Pubdate: Sun, 23 Dec 2001
Source: Appleton Post-Crescent (WI)
Copyright: 2001 The Post-Crescent
Bookmark: (Cannabis - Medicinal)


Editor, The Post-Crescent:

State legislators Frank Boyle, D-Superior, and Mark Pocan, D-Madison, are 
to be commended for introducing a bill that would allow Wisconsin doctors 
to prescribe medical marijuana. Congress needs to respect states' rights 
and show some leadership on medical marijuana, which roughly 70 percent of 
Americans support (Pew Research poll findings). Marijuana prohibition 
itself should be subjected to a thorough cost-benefit analysis. 
Unfortunately, a review of marijuana legislation would open up a Pandora's 
box most politicians would want to avoid.

America's marijuana laws are based on culture and xenophobia, not science.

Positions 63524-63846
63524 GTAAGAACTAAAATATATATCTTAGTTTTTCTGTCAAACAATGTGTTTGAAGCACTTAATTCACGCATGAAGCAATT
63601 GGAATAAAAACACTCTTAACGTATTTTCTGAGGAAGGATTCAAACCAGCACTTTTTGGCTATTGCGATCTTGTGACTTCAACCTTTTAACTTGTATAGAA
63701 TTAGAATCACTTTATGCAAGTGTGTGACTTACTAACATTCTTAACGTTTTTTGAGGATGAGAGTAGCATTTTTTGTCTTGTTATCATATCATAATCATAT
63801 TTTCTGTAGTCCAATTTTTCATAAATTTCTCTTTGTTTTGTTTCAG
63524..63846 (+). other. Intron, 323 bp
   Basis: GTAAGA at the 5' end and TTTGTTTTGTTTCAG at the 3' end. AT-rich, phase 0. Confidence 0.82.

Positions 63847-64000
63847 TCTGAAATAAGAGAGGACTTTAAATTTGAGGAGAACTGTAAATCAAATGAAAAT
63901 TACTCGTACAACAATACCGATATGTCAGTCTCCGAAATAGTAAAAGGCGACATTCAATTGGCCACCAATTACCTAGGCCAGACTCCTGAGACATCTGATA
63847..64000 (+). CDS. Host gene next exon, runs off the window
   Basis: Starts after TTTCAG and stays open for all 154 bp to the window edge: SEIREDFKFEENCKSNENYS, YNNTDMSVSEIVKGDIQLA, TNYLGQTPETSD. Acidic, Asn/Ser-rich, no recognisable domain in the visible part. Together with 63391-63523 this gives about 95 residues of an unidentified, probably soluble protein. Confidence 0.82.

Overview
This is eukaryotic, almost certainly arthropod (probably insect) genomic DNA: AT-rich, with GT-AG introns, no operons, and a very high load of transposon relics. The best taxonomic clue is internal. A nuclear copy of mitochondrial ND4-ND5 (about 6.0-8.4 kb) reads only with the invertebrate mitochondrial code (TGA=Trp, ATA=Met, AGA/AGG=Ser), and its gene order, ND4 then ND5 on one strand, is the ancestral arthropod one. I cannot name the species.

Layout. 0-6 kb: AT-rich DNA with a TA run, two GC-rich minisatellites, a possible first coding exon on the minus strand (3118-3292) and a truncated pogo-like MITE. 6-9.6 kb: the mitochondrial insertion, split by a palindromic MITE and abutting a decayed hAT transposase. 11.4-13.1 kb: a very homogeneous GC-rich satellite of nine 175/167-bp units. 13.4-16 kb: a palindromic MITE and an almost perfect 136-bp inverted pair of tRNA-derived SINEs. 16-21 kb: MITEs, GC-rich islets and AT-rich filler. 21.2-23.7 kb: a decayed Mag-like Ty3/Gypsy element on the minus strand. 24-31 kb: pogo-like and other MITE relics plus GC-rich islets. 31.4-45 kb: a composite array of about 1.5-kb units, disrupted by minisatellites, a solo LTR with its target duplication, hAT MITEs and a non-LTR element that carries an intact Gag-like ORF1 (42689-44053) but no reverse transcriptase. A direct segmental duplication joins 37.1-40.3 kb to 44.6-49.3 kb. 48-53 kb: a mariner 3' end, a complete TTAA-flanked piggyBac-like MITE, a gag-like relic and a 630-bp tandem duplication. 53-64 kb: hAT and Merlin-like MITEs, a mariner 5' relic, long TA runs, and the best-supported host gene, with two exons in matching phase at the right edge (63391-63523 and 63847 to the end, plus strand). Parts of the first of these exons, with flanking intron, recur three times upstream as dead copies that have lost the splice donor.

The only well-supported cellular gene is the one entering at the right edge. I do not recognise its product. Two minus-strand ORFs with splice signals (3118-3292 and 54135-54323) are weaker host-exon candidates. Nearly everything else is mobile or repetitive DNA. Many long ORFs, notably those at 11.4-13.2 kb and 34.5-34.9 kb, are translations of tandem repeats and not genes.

The first marijuana laws were enacted in response to Mexican migration 
during the early 1900s, despite vocal opposition from the American Medical 
Association. White Americans did not even begin to smoke marijuana until a 
soon-to-be entrenched government bureaucracy began funding reefer madness 

Dire warnings that marijuana inspires homicidal rages have been 
counterproductive at best. According to a Pew Research poll, 38 percent of 
Americans have now smoked pot.

The reefer madness myths have long been discredited, forcing the drug war 
gravy train to spend millions of tax dollars on politicized research, 
trying to find harm in a relatively harmless plant. Meanwhile, research 
that might demonstrate the medical efficacy of marijuana is consistently 

The direct experience of millions of Americans contradicts the 
sensationalistic myths used to justify marijuana prohibition. Illegal drug 
use is the only public health issue wherein key stakeholders are not only 
ignored, but actively persecuted and incarcerated. In terms of medical 
marijuana, those stakeholders happen to be cancer and AIDS patients.

Robert Sharpe, M.P.A.

The Lindesmith Center-Drug Policy Foundation

Washington, D.C.
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